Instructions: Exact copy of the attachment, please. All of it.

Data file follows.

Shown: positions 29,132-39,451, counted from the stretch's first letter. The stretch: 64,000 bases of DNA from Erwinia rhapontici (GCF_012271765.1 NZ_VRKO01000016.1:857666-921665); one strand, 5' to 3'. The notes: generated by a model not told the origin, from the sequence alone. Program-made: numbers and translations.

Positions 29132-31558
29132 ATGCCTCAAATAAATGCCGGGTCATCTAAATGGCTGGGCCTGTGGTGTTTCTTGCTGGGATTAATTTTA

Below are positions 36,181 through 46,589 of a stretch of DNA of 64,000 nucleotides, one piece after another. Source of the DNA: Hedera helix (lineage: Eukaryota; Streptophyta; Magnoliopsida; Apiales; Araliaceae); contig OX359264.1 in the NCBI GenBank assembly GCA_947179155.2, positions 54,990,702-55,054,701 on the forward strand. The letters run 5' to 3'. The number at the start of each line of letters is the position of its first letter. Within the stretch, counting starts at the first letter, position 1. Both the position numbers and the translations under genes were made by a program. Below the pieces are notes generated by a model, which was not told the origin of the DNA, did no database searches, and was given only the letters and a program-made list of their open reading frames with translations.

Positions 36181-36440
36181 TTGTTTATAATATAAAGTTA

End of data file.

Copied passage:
Shown: positions 29,132-39,451, counted from the stretch's first letter. The stretch: 64,000 bases of DNA from Erwinia rhapontici (GCF_012271765.1 NZ_VRKO01000016.1:857666-921665); one strand, 5' to 3'. The notes: generated by a model not told the origin, from the sequence alone. Program-made: numbers and translations.

Positions 29132-31558
29132 ATGCCTCAAATAAATGCCGGGTCATCTAAATGGCTGGGCCTGTGGTGTTTCTTGCTGGGATTAATTTTA

Below are positions 36,181 through 46,589 of a stretch of DNA of 64,000 nucleotides, one piece after another. Source of the DNA: Hedera helix (lineage: Eukaryota; Streptophyta; Magnoliopsida; Apiales; Araliaceae); contig OX359264.1 in the NCBI GenBank assembly GCA_947179155.2, positions 54,990,702-55,054,701 on the forward strand. The letters run 5' to 3'. The number at the start of each line of letters is the position of its first letter. Within the stretch, counting starts at the first letter, position 1. Both the position numbers and the translations under genes were made by a program. Below the pieces are notes generated by a model, which was not told the origin of the DNA, did no database searches, and was given only the letters and a program-made list of their open reading frames with translations.

Positions 36181-36440
36181 TTGTTTATAATATAAAGTTA